Pains Thus Far Unfelt

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You have almost certainly moved before, like from one house to another. If your experience is anything like mine, what happens is that you start with the big stuff, such as beds, cabinets, the dining room table, the chairs, and so forth. Only a few hours into the move, you look around and figure that you’ve made so much progress so fast, that this thing will be over in no time!

But as the moving progresses, things begin to slow down exponentially. You pack clothes into boxes. You start to clear out the garage. And then, God help you, you start to go through all the bathroom and kitchen drawers. The things you’re packing getting smaller and more multitudinous. Plus, whereas early in the process you neatly and carefully labeled each box with tremendous detail, by the 50th box you’ll just writing “STUFF” on the side with a thick black Sharpie. The point is that what seemed like it would be done swiftly is actually taking forever, because the clearing-away of things takes longer and longer, so much so that you eventually figure, screw it, I can just leave some of this junk behind.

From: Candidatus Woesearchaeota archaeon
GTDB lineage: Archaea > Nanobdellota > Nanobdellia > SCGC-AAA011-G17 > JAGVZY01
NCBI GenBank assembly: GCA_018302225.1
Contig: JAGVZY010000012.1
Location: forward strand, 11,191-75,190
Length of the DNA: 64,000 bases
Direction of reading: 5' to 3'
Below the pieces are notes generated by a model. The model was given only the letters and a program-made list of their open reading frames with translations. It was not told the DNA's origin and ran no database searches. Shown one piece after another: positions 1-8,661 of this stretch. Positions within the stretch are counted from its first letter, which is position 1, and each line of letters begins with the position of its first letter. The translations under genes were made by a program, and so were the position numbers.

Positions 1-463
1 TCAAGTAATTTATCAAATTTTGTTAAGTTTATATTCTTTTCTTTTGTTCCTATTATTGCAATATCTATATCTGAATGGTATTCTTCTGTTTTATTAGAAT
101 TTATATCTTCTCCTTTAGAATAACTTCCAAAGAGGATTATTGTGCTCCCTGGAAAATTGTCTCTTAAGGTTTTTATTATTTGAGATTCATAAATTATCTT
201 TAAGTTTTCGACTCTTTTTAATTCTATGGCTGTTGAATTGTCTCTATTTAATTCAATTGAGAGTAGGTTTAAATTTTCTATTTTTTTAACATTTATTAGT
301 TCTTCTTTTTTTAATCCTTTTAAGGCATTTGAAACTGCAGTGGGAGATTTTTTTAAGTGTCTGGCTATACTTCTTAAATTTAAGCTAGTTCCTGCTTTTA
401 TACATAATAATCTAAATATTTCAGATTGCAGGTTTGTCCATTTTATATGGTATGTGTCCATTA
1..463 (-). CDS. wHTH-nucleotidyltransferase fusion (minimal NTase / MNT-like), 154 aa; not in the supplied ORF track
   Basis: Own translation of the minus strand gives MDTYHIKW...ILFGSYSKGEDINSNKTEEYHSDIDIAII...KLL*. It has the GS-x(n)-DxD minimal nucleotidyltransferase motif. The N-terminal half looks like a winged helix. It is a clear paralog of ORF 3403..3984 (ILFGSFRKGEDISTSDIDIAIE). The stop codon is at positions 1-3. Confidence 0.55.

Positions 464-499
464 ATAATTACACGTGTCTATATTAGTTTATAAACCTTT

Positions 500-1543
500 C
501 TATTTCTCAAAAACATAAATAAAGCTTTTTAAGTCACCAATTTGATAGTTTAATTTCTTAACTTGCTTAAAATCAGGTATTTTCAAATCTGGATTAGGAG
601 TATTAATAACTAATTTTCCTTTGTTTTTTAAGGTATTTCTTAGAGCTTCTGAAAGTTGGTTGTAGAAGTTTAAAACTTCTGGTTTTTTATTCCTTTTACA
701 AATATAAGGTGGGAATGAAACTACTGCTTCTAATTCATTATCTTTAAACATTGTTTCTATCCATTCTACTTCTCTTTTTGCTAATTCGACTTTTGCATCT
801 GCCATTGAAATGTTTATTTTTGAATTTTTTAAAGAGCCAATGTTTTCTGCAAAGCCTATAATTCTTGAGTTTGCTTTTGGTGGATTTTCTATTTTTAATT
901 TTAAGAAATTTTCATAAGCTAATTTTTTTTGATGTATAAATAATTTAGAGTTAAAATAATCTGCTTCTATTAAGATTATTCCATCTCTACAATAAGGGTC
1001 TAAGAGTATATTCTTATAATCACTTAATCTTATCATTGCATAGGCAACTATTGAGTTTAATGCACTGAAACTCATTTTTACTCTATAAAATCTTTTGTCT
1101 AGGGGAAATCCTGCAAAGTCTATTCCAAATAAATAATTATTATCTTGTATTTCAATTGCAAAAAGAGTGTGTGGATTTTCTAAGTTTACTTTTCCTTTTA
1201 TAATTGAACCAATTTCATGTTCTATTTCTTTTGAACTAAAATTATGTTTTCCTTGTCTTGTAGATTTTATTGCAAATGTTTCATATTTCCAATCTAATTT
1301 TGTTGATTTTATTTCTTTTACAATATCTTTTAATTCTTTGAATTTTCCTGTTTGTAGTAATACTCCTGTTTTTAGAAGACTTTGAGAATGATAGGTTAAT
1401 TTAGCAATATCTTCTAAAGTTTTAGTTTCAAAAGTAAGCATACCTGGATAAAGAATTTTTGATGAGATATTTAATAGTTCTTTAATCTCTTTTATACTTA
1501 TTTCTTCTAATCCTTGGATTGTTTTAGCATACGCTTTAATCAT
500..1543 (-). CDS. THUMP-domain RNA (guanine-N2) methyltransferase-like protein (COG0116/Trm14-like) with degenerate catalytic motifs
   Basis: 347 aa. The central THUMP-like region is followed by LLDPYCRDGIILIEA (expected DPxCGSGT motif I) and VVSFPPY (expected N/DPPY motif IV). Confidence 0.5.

That, in a metaphorical sense, is what I think is happening with this bear market, which began on November 22 2021 (for tech stocks) and January 4 2022 (for everything else). We’re not even a year into this thing, and already the financial press is drenched with articles asking if it’s over. Well, no. All we’ve done is move the big and easy stuff, such as fraudulent crap like Nikola and WeWork and laughably-overpriced garbage like Facebook (oh, sorry, Meta). It’s easy to find stocks that have had 95% of their value blown into oblivion, but if you look at a stock like Apple, which is the exact same price it was last November, we’re hardly dealing with a situation in which the entire equity universe has been hammered down to bargain prices. Not even close.